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Biweekly payments aren't the only way to speed up repayment of mortgage

Posted: Thursday, May 17, 2001

NEW YORK (AP) -- A number of banks and mortgage finance companies are offering customers the option of switching from monthly to biweekly payments on their home loans, which speeds up repayment and greatly reduces the interest cost.

Most charge an upfront fee of $300 to $400 for the privilege, and some tack on an additional monthly fee.

But consumers can use other repayment schedules -- with no fees attached -- to accomplish the same goal.

''Instead of paying the money to have a biweekly mortgage payment schedule set up, all you have to do is manipulate your monthly payment,'' said Greg McBride, a financial analyst at Bankrate.com in North Palm Beach, Fla.

A biweekly payment works to a consumer's advantage because the principal on the loan is paid down faster, which reduces the interest to be paid over the life of the loan. You can accomplish the same thing by increasing each of your monthly payments by 1/12th or by making an extra loan payment each year, McBride says.

Banks and finance companies say they're offering the biweekly mortgage option because some consumers want it.

The Chase Manhattan Mortgage Corp., a subsidiary of J.P. Morgan Chase of New York, is offering an ''equity accelerator'' biweekly payment option -- for a one-time fee of $299 or a monthly fee of $9.95, plus a $3 monthly service charge.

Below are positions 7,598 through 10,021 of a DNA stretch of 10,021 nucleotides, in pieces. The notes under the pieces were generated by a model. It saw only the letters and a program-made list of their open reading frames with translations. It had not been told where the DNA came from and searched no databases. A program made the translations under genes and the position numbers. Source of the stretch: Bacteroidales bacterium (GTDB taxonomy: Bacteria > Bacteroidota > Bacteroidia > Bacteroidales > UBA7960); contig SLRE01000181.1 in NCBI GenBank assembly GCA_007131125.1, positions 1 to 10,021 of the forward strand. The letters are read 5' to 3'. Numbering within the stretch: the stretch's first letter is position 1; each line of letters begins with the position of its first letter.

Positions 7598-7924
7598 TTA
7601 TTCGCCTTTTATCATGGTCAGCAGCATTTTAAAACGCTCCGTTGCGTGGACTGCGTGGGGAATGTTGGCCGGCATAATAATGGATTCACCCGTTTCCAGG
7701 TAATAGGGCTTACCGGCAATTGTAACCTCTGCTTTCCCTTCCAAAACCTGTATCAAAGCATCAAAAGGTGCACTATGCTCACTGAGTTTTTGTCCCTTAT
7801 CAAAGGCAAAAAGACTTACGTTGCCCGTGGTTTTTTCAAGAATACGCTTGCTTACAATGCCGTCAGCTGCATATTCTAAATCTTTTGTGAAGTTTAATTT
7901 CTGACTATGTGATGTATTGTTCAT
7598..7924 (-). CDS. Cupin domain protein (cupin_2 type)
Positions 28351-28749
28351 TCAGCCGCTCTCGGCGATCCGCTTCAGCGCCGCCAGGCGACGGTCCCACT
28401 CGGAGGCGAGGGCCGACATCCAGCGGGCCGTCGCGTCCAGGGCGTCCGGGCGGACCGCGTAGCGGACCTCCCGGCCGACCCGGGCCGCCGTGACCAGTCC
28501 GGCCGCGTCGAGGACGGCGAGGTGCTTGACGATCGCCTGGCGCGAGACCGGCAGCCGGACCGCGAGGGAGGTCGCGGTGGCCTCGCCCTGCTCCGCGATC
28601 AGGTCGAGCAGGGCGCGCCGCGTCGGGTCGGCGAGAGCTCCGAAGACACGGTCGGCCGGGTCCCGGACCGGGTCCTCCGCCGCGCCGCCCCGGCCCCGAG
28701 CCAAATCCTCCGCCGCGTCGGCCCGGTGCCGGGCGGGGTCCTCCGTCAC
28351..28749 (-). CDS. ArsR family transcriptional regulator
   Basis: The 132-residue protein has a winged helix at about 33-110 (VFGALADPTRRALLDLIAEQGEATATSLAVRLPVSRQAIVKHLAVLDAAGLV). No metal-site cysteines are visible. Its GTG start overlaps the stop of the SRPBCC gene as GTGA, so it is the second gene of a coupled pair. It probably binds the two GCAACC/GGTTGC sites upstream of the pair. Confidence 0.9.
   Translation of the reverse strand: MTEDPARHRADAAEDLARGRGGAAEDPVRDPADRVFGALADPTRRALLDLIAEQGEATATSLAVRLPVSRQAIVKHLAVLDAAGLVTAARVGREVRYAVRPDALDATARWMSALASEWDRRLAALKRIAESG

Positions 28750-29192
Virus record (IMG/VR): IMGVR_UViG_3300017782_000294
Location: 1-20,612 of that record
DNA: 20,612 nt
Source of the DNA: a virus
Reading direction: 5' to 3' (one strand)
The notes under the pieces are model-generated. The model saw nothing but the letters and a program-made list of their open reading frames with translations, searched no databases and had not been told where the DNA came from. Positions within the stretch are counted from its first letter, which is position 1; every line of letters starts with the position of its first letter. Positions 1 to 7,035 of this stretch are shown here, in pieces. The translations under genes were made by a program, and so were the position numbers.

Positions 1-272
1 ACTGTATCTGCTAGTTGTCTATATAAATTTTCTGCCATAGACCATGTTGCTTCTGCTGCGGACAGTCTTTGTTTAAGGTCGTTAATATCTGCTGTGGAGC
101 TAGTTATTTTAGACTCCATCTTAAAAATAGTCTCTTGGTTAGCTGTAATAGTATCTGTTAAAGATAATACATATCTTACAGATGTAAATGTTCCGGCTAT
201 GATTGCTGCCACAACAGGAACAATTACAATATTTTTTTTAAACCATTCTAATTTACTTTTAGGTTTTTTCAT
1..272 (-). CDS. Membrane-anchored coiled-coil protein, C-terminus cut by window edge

''People can set up their payment schedules to correlate with when they get paid,'' said spokeswoman Charlotte Gilbert-Biro. She added that because the mortgage payments are deducted electronically from a customer's checking account, ''it helps people maintain the financial discipline to stay with the program.''

At the Bank of America in Charlotte, N.C., there's no fee if you sign up from the start for biweekly payments, but there is a charge if you convert from a monthly to a biweekly schedule, said spokeswoman Julie Davis.

''There are some fees, based on which structured program a customer chooses,'' Davis said. ''But customers always have the option of making additional payments not through a structured program, and there's no fee for that.''

Bud Carter, senior director for residential finance at the Mortgage Bankers Association in Washington, said lenders were charging fees for accelerated payment programs to cover the cost of processing additional payments. Still, he urged consumers who can afford to speed up payments to consider doing so.

''Anytime you can save yourself $10,000 or $20,000 in interest payments by making extra payments, it's probably worth it,'' he said.

The savings can really add up. Take the example of a $100,000 mortgage at 7 percent interest, as calculated by Bankrate.com:

If you made the normal monthly payments of $665.30, it would take 30 years to pay off the loan and cost you $139,508 just in interest.

On a biweekly schedule, your payment would be halved to $332.65 every two weeks, but you would make 26 payments a year -- the equivalent of 13 monthly payments. That $100,000 mortgage would be paid off in a little less than 24 years at an interest expense of $105,048, a savings of more than $34,000.

You could accomplish the same thing by increasing your monthly payment by 1/12th, or 8.3 percent. With this schedule, you would pay $720.74 a month, with the interest adding up to $105,368.

If you opted for an extra payment each year, you would make 13 payments of $665.30. Your total interest would be $106,661.

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On the Net:

www.bankrate.com

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